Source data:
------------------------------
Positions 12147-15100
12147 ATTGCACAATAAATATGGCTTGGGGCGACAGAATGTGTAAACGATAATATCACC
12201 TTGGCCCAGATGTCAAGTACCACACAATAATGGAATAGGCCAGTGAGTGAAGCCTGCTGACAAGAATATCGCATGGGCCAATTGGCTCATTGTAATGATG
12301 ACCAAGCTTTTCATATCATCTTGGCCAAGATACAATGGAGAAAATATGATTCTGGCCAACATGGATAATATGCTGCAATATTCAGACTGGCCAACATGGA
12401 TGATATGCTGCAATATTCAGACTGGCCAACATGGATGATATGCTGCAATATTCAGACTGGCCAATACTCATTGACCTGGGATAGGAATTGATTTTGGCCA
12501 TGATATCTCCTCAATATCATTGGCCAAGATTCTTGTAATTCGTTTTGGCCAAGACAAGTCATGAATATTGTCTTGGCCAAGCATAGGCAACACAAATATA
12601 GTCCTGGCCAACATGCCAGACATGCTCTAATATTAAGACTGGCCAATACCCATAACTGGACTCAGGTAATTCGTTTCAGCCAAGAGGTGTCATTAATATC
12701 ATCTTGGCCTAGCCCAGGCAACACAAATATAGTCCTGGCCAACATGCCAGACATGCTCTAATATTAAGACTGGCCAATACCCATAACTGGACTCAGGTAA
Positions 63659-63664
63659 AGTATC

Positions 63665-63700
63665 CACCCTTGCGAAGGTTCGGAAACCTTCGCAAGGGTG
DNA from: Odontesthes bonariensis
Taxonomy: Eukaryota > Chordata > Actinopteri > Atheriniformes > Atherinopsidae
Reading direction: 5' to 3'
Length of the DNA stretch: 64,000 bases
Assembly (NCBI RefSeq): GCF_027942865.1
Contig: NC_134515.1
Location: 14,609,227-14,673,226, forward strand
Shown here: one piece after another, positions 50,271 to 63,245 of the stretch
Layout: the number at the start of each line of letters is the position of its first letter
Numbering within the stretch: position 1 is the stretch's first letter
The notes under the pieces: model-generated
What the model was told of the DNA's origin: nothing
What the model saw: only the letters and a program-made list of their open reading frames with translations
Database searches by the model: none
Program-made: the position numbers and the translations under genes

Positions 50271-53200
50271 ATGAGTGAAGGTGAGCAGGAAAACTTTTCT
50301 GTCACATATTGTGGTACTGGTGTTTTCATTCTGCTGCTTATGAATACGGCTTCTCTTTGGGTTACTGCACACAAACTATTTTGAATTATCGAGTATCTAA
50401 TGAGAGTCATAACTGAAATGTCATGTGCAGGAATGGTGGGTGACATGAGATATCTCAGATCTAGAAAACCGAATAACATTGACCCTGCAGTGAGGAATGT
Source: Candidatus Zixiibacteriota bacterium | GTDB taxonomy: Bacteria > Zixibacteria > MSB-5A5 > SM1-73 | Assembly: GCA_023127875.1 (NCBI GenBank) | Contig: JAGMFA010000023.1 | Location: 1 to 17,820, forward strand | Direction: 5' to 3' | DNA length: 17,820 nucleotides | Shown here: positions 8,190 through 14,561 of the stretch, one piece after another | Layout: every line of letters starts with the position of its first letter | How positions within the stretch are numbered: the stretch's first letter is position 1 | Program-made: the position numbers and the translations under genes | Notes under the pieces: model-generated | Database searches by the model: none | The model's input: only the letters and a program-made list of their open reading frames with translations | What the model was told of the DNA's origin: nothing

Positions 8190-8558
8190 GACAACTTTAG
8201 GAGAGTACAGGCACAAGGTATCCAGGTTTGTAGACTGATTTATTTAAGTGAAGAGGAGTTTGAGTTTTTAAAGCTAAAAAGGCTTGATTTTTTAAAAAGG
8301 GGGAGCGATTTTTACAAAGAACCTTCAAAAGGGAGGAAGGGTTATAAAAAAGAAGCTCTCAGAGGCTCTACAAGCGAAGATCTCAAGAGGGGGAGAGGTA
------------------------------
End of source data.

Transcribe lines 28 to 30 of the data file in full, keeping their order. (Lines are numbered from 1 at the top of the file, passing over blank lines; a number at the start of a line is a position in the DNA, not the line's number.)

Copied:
Positions 50271-53200
50271 ATGAGTGAAGGTGAGCAGGAAAACTTTTCT
50301 GTCACATATTGTGGTACTGGTGTTTTCATTCTGCTGCTTATGAATACGGCTTCTCTTTGGGTTACTGCACACAAACTATTTTGAATTATCGAGTATCTAA